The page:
“I suppose I could find somewhere. I don’t know what to do I’m scared to stay here but I don’t want to be driven out. What if one of the girls comes round? My friend Lucy. I think she might have just gone off in a huff. Maybe – although the longer it goes on the less likely that sounds. Oh, I just don’t know. She was near to tears again. She bit them back. Listen…” Suzanne leaned forward in her chair. “All this…” She swept her hand towards the ceiling. “This is horrible, I won’t pretend otherwise, it’s thrown me for a six it has, but to be honest, I’m more worried about my mates.”

Jane Tripp closed her notebook. “From my side, it all feels a bit confusing. We don’t know, do we? Whether or not what is happening with your friends, Lucy and erm…” She flipped back a few pages in her book.

“Ginny. Virginia.” Suzanne said.

“Oh yes. We don’t even know if the two things are connected. Your friends haven’t been in touch, and I get that you’re worried about them, but I am at a loss right now to see how that could connect with someone breaking in and trashing your bathroom.”

Put starkly, Suzanne could see the woman’s point but surely there was a connection. There had to be. Her life was in turmoil, and it didn’t seem possible that all of this – all of this chaos, could be unconnected.

She took a deep breath and went back to the beginning and the DI listened quietly, nodding now and then. For Suzanne verbalising it somehow made the happenings of the last few days sound far less worrying and far less scary than they were.

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Missing

It was the same young policeman. He made Suzanne a cup of tea and spooned in a lot of sugar. She didn’t like it particularly but knew he meant well, and it would help her to calm down.

He was as confused as she was but, of course, not frightened and shaking. She told him about the food. She told him about the bread, though she felt silly watching him write in his notebook about the missing end of a baguette. The worst bit was telling him about the bathroom. The water, running cold by the time she had pushed open the door and screamed into the empty room that she had a knife, and the police were on their way. She told him about the shredded shower curtain and the toilet. Left unflushed after someone had used it. The whole thing was degrading and terrifying.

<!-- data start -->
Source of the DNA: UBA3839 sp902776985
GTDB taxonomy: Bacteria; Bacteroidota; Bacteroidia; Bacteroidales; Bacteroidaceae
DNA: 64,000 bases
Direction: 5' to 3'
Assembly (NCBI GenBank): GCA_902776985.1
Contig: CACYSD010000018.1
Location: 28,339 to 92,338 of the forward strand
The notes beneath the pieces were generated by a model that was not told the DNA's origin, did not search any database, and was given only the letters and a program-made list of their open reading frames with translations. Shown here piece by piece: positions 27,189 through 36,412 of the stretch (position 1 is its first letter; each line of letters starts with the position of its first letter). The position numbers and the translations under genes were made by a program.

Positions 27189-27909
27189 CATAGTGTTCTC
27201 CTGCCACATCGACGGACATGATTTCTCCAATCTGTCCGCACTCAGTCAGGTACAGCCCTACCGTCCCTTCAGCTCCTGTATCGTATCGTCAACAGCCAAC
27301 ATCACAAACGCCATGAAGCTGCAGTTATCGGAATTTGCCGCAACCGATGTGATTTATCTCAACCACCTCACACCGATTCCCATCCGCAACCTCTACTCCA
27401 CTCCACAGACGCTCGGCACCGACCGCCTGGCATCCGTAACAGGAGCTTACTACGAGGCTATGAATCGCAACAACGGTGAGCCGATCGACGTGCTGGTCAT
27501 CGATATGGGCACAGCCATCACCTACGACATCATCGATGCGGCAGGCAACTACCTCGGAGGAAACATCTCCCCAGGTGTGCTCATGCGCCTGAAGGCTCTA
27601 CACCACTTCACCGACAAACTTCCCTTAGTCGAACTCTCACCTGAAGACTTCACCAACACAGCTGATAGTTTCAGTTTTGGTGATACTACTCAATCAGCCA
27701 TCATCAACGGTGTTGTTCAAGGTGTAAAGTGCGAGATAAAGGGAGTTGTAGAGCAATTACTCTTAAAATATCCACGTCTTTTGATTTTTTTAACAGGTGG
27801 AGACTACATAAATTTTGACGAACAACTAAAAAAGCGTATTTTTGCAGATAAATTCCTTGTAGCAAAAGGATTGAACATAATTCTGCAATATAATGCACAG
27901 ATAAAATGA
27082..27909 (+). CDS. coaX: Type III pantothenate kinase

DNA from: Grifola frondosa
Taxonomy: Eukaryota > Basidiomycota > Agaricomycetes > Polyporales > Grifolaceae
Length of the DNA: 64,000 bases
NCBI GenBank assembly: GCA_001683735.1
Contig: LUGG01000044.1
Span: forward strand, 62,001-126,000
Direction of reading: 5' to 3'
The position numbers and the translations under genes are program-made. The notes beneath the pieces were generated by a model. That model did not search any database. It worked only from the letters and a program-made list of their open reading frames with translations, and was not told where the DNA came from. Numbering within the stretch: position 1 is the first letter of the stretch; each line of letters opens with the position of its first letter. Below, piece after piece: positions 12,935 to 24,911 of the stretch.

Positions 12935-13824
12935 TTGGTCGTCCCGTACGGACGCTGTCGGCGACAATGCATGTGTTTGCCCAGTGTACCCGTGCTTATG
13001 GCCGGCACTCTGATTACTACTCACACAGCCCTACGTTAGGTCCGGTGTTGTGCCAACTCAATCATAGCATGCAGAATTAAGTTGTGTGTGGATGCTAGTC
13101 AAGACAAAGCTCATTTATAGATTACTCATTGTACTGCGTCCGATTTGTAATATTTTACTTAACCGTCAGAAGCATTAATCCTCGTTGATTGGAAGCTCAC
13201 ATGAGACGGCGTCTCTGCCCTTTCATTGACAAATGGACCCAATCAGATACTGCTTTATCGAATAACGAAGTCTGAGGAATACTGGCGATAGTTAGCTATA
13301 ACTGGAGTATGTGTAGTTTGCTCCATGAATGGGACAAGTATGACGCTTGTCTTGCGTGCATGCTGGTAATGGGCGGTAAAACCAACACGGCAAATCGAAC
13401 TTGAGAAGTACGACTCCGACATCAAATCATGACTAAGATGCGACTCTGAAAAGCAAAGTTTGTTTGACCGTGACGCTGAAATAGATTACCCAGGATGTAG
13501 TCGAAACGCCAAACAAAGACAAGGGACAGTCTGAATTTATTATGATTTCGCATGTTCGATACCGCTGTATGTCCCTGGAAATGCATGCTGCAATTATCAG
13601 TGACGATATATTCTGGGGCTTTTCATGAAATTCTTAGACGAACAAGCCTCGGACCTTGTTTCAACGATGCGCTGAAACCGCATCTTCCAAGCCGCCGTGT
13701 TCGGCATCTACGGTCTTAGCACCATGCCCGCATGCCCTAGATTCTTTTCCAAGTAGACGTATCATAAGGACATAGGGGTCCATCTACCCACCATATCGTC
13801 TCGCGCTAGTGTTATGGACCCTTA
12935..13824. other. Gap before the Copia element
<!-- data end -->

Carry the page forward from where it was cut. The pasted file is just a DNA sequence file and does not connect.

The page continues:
“Have you got someone to come and stay with you?” he asked.

“No, I don’t want anyone, I don’t want to be here myself. I’m scared stiff. I won’t be able to sleep, I won’t ever be able to use that bathroom again.”

He sat beside her on the settee. “It’s horrible for you. I do understand that. But you will get over this. People do. The first thing is, we have to make sure you’re safe. I can get on to my boss and see if they’ll arrange for a car to cruise by regularly during the night. That’s if you decide to stay here.”

“Can you do that?”

“I’ll get onto it straight away. I am going to have to refer this to the detectives. I’ve already done that. I’ve sent in a report, and they’ll be coming to talk to you. I can’t tell you when, but it shouldn’t be long. Tonight probably, if not definitely in the morning.”

“Who would do this, though? Why would anyone do this?” Suzanne said.

“That’s one of the things you need to concentrate on. You need to think – is there anyone you’ve had trouble with? Neighbours you’ve had a barney with, anything like that.”

“No, I get on with my neighbours. I don’t see any of them that much, to be honest. But I’ve never had any trouble.”

“You probably don’t want to think about this but – you know your missing friends?”

“Yes.”

“Would they do anything like this? Try to freak you out?”

“No, no of course not. Why would you even think that?”

“You have said you don’t know where they are and they haven’t been in touch, have they?”

“No, but it’s worse than that. I told you Ginny didn’t turn up for her appointment and Lucy hasn’t contacted me at all. I’m worried sick about them both. Now, this. I just don’t understand what’s going on. Everything’s going mad around me.”

At that point, she began to cry.

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Missing

Chapter 15

There was nothing else to do but drive home. Suzanne had left the lights on in the living room so the house would be warm and welcoming.

Despite the early hour, she poured a glass of red wine and carried it through to the kitchen. The thought of eating, on her own, was depressing. She would freeze it and save it for when they were all back together.